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both to and from them. Their consumption war 18 lb. per day each.
29jf. 4/6. 6foz.
The weight of green food consumed by the four sheep, is 262 stone; which, at \d. per stone, amount* to lOs. lie/. An acre of 34 tons of bulbs, which is a common weight in Northumberland, would, at the same price, produce 11/. 6*. 8d. The increase of carease, at 6d. per lb. would be 1 /. 8s. 9d. The result of trials of feeding of other stocks, were stated, by which it appeared the sheep consumed each 24 lb., which would reduce the profit one-fourth on every acre. This explains, in the most satisfactory manner, the mystery and apparent contradiction in the gain of weight in feeding of different stocks, and most completely and fully justifies every expense in obtaining stock of the first reputation. Mr. C. Mason's Leicesters would pay after the rate of 30/. per acre for turnips, whilst the other sheep would leave only 22/. 10s. Id. or a fourth less. If I had not obtained
the the above statements from persons on whose correctness I could depend, I should not have thought it possible there could have been such a difference in the consumption of food between one animal and another, whose weight and size was so nearly the same.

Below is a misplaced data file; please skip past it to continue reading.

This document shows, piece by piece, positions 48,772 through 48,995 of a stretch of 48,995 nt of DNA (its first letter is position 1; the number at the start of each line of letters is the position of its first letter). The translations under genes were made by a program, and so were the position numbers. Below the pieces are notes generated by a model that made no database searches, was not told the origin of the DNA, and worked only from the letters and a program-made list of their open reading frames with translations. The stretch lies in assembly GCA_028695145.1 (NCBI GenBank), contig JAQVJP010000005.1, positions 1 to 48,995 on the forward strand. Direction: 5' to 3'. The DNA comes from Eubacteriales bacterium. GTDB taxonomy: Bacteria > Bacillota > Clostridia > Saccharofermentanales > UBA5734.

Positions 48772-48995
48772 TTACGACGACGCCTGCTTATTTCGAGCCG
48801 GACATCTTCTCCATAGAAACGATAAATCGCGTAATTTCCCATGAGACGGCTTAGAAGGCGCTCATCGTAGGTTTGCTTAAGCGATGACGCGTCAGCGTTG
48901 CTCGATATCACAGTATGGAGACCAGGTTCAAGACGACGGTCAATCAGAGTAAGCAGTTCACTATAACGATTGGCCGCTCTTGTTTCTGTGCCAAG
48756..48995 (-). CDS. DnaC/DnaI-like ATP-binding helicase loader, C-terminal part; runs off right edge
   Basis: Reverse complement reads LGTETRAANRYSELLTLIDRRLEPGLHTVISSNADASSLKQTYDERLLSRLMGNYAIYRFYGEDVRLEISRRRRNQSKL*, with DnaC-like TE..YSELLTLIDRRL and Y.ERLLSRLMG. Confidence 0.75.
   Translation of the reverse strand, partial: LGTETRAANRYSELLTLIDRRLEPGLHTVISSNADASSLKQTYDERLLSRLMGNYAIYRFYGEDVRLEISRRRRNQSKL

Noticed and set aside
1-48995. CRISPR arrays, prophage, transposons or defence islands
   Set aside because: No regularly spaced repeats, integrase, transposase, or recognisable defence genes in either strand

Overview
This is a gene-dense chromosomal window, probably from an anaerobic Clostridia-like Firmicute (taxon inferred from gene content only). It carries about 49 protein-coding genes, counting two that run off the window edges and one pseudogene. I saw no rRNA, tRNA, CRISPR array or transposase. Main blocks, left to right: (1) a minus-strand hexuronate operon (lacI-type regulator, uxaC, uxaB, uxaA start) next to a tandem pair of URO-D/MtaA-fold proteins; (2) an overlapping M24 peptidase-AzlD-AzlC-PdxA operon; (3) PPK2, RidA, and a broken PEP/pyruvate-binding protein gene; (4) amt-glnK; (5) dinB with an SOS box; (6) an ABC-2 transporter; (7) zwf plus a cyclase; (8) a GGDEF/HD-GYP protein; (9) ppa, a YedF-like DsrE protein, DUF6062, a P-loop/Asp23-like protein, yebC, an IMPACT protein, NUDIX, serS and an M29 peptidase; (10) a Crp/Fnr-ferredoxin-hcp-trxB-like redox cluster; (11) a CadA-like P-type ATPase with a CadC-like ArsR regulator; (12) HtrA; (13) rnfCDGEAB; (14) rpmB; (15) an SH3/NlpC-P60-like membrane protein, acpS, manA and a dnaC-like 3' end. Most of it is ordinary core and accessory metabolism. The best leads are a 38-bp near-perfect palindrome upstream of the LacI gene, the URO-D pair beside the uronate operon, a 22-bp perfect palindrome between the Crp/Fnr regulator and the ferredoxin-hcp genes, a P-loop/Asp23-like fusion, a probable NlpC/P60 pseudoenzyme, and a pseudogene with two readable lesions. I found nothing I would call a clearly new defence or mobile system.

Mr. Bayle, of Chillingham, has made some very interesting experiments in the feeding of sheep. I understand he found the quantity of turnips consumed greater after Christmas than before. As soon as they are disposed to run to seed, they lose considerably of their density. I hope it will not be long before the results are made public. Whatever comes from this gentleman is peculiarly entitled to attention.
There is no branch of agriculture more important, nor in which the interest of the individual and public are more concerned, and I believe I might add, nor less accurately ascertained or understood, than that of the consumption of food, and the acquirement of weight in different animals. I am indebted to Mr. Bates, of Holton Castle, Northumberland, for the following communication on the feeding with hay and